The Proper Way to Count your Drinks

If you are like me you heard most of your adult life the recommendations for how many drinks a person should have a week. It is hard to calculate drinks though when you are drinking higher ABV beers like the commonly available 8.5% Double IPA sold in 16oz cans, which is the equivalent of two drinks. I wanted to find an easier way to calculate this for myself and inspire others to do the same. I found the best alternative measurement is to count grams of alcohol in your drink. This method was inspired by a post from my fellow blogger, Craft Beer in San Diego.
This post includes some analysis of findings in a scientific study and discussion of recommended amounts an adult should consume of alcohol in a week. To be clear, I am not a scientist nor am I a doctor or a nutritionist. These suggestions are purely practical hacks based on my experience. Though some of them are echoed in some of the studies I reviewed preparing for this blog.

How this works in practice

To calculate grams of alcohol per drink you need access to a chart, but to simplify things I calculated the grams of alcohol in the most common serving sizes I consume. It isn’t always exact but I try to be as close as possible. For example, a 12oz pour of 5% beer is 14g while a 16oz pour of 5% beer is 19g. The list of common amounts is included near the end of this article. While calculating tasters and smaller pours, I find it is easier to group together four pours and average the ABV because this is more a rough estimate than anything that needs to be exact.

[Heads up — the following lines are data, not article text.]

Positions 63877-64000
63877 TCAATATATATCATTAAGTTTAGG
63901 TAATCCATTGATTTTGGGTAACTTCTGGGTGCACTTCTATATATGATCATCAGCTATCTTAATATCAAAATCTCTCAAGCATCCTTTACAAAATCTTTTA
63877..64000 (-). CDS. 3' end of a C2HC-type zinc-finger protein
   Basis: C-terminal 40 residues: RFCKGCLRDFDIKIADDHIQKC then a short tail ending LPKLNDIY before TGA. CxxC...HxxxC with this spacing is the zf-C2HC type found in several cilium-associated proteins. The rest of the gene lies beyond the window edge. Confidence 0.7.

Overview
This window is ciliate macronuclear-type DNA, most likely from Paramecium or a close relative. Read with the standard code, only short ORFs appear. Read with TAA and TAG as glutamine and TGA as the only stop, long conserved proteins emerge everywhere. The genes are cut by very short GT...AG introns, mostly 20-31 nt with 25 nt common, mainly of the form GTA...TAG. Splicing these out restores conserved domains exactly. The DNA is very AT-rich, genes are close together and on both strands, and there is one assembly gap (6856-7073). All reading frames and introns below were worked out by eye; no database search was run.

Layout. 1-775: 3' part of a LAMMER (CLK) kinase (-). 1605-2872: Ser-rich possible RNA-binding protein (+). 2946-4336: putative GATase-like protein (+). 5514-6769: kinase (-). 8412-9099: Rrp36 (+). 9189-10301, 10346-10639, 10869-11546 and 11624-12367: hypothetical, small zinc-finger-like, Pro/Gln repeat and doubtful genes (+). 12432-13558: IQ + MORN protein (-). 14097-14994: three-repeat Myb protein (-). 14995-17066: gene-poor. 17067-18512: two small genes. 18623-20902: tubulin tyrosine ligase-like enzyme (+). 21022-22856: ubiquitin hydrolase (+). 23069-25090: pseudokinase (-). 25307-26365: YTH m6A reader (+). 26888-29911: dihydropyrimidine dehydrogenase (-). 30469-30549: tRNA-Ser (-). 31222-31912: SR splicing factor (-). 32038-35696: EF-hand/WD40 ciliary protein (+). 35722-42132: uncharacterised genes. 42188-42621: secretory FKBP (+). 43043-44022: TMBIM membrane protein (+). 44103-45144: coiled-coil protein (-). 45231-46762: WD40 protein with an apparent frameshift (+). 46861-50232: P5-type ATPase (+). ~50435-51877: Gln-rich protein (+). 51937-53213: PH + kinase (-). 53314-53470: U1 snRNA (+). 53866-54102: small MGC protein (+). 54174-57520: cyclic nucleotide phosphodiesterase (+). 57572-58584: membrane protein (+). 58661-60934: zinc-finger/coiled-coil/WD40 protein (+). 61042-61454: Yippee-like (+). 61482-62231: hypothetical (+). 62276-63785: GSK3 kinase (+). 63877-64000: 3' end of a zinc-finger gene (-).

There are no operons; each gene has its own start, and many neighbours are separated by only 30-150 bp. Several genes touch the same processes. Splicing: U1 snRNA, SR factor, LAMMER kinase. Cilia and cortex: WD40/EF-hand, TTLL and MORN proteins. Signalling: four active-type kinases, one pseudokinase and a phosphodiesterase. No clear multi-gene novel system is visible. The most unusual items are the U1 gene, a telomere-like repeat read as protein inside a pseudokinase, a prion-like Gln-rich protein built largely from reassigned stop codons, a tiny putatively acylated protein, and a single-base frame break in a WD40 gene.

Depending on how you read the studies, some would suggest you have less than 100g in a week. Official US government recommendations are between 98g and 196g per week. The way I read the studies, I decided to aim for the range of between 200 and 350g per week. Many weeks even with that in mind I ended up around 350g, sometimes higher, sometimes lower. This is above the recommended maximum of just under 200g per week but I am working on finding a level I am happy with. So why am I talking about drinking within the range of 200-350g per week when it is over the recommended range? That is where my drinking has been lately by my own calculations.

For reference, the study I am referring to concluded a few things.

1) Among current drinkers, the threshold for lowest risk of all-cause mortality was about 100 g per week
2) Men consuming between 200g and 350g per week of alcohol have a shorter life expectancy of 1-2 years.
3) Men consuming over 350g per week have a shorter life expectancy of 4-5 years.
This image is “Figure 4” from this article in The Lancet (April 2018). It shows the correlation between increased weekly alcohol consumption and decreased life expectancy.

Some things I have learned since starting this experiment.

1) If I know I have had quite a bit in the past week, over my goals, then that helps me adjust and take a few days off at the beginning of the week. This mirrors recommendations by various studies. Taking one or two days off each week is recommended in the January 2016 guidelines from the UK Chief Medical Officers cited in the study linked above.